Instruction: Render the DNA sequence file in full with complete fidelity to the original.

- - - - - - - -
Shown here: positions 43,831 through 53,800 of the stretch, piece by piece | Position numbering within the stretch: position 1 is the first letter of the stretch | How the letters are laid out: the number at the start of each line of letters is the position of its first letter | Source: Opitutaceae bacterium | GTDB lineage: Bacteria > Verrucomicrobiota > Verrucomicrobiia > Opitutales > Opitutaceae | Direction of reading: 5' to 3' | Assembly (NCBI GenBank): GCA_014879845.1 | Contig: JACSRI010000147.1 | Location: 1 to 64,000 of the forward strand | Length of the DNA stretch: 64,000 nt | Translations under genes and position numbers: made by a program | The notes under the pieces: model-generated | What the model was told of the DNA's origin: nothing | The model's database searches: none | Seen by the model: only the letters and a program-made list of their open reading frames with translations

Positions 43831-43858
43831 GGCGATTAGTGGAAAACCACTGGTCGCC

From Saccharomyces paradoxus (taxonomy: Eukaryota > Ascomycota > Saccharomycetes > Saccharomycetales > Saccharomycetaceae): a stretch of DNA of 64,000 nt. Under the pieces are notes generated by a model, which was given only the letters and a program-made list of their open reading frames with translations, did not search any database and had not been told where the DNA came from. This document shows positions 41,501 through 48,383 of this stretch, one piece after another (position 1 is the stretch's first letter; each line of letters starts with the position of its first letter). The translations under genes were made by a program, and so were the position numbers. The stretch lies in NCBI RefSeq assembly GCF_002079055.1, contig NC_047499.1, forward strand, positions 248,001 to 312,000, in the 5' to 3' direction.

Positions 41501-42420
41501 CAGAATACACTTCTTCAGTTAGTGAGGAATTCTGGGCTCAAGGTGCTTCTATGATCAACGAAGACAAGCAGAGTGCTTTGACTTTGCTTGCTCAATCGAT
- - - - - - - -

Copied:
Shown here: positions 43,831 through 53,800 of the stretch, piece by piece | Position numbering within the stretch: position 1 is the first letter of the stretch | How the letters are laid out: the number at the start of each line of letters is the position of its first letter | Source: Opitutaceae bacterium | GTDB lineage: Bacteria > Verrucomicrobiota > Verrucomicrobiia > Opitutales > Opitutaceae | Direction of reading: 5' to 3' | Assembly (NCBI GenBank): GCA_014879845.1 | Contig: JACSRI010000147.1 | Location: 1 to 64,000 of the forward strand | Length of the DNA stretch: 64,000 nt | Translations under genes and position numbers: made by a program | The notes under the pieces: model-generated | What the model was told of the DNA's origin: nothing | The model's database searches: none | Seen by the model: only the letters and a program-made list of their open reading frames with translations

Positions 43831-43858
43831 GGCGATTAGTGGAAAACCACTGGTCGCC

From Saccharomyces paradoxus (taxonomy: Eukaryota > Ascomycota > Saccharomycetes > Saccharomycetales > Saccharomycetaceae): a stretch of DNA of 64,000 nt. Under the pieces are notes generated by a model, which was given only the letters and a program-made list of their open reading frames with translations, did not search any database and had not been told where the DNA came from. This document shows positions 41,501 through 48,383 of this stretch, one piece after another (position 1 is the stretch's first letter; each line of letters starts with the position of its first letter). The translations under genes were made by a program, and so were the position numbers. The stretch lies in NCBI RefSeq assembly GCF_002079055.1, contig NC_047499.1, forward strand, positions 248,001 to 312,000, in the 5' to 3' direction.

Positions 41501-42420
41501 CAGAATACACTTCTTCAGTTAGTGAGGAATTCTGGGCTCAAGGTGCTTCTATGATCAACGAAGACAAGCAGAGTGCTTTGACTTTGCTTGCTCAATCGAT